UI / UX Design and Games

UI / UX Design

What is it?

UI – The User Interface of a game is the input methods and interfaces/screens through which a user interacts with the game.

UX – The User Experience of a game refers to how intuitive and enjoyable the experience of interacting with the game is.

The UI is tangible, for example using the mouse or touching an on screen button. The UX is untangible, for example an animation effect on a button that is subtle ,pleasing, and communicative.

UI Design is primarily a logical process rather than a creative one. This is because the design itself should be largely invisible as its goal is to enhance the game and not to be noticeable. It really does depend upon the game, building on design principles such as composition, color theory, lighting, typography, architecture etc will help to crteate something that stands out from the rest.

Why use it?

To achieve immersion through a quality and seamless user experience. To achieve a seamless user experience the user must be able to convert an idea into a game action with ease. A balance must be achieved on screen so that the perfect amount of information is displayed and how to interact with what is shown is obvious and natural.

The Fundamentals

♦ The interface should communicate only relevant information?

♦ The information that is needed should be easily accessible (is it obvious and easy to navigate to the required information through the UI)

♦ Interacting with the UI should be an intuitive experience and should not require any information on how to interact with it.

♦ It should be obvious to the user what I can interact with on screen.

♦ The experience should be seamless and fluid, the user should not have to wait for an interface to load or animate.

♦ Repetitive tasks or events should be fast and subtle.

How to acheive good UI and UX Design

Traditionally in software a UX designers job is to create an experience when using something for a purpose. These are the traditional common characteristics of UX design for software.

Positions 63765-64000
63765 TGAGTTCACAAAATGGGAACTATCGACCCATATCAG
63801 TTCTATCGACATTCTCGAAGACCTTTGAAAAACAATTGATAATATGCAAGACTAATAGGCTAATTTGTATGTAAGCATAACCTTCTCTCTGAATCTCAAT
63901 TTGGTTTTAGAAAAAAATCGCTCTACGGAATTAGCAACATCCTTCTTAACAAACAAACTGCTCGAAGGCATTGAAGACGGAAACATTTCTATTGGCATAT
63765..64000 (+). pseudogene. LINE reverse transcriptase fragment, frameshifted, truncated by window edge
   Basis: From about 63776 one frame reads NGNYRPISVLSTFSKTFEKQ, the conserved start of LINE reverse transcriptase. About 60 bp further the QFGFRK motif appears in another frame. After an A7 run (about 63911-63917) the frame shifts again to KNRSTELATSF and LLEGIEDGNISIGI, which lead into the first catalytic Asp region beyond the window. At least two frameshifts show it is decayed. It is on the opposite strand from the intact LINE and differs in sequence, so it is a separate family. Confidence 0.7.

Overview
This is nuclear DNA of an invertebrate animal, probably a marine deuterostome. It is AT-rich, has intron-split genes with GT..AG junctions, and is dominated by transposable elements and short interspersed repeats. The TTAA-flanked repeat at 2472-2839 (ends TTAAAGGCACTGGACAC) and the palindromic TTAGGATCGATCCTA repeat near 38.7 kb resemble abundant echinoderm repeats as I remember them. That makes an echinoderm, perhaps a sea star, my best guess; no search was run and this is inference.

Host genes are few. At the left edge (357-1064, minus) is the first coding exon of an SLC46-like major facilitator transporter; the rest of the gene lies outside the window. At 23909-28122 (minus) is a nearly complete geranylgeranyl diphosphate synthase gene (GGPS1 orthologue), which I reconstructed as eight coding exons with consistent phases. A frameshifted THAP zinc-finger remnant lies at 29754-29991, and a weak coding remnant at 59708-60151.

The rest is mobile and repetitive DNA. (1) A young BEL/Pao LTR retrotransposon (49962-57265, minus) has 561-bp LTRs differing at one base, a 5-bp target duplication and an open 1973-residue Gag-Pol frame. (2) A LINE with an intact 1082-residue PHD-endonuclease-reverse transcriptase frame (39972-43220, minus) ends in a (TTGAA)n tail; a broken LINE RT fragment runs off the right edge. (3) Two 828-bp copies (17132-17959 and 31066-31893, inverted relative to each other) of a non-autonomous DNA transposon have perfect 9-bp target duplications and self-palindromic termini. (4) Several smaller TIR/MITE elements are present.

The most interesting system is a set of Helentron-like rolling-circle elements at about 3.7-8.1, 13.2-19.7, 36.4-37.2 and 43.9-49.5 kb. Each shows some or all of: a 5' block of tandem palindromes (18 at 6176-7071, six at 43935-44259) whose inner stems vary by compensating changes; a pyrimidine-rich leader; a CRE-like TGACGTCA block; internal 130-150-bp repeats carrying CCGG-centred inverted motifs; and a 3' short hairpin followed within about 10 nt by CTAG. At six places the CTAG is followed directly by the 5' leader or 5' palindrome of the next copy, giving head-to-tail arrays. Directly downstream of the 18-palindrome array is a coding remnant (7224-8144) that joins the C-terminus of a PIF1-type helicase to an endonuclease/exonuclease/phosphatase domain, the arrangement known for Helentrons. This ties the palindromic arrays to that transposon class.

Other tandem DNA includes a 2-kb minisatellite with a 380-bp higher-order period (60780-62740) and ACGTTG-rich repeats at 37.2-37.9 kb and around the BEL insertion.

• Transparent, so that the user needs to think as little as possible
  • Affordant, so that the user knows what possibilities it offers
  • Scalable, so that it unfolds as the user develops skills
  • Feedback-rich, so that the user knows when they did something
  • Constraining, so that the user can’t do things that get them in trouble

How do people interact with games?

UX design principles in games are often genre specifc, for example in an RTS game the panning camera through moving the mouse to the edges of screen is the expected norm for users.

User Experience Design and Game Experience Design

UX design in games is different than in other software. A good game is an immersive experience by design. The user experience of interacting with the game must ultimately support the game user experience. For example for a website traditionally with UX design you would show the minimum amount of information required to the user, however for a game, the game design may require the user to learn or solve a puzzle. Therefore more information is shown so as to satisfy the goal of the game design which is to provide an immersive and enjoyable game user experience. UX is about clarity that hides complexity while game design is about clarity that teaches complexity.

Clarity

At any place in an app, a few things should be perfectly clear to the user:

  • What just happened
  • Where you are
  • What you can do
  • What will happen when you do it

Just as in other software clarity is the first and most important job of any game interface. To be effective using an interface you’ve designed, people must be able to recognize what it is, care about why they would use it, understand what the interface is helping them interact with, predict what will happen when they use it, and then successfully interact with it. While there is room for mystery and delayed gratification in interfaces, there is no room for confusion. Clarity inspires confidence and leads to further use.

Consistency Matters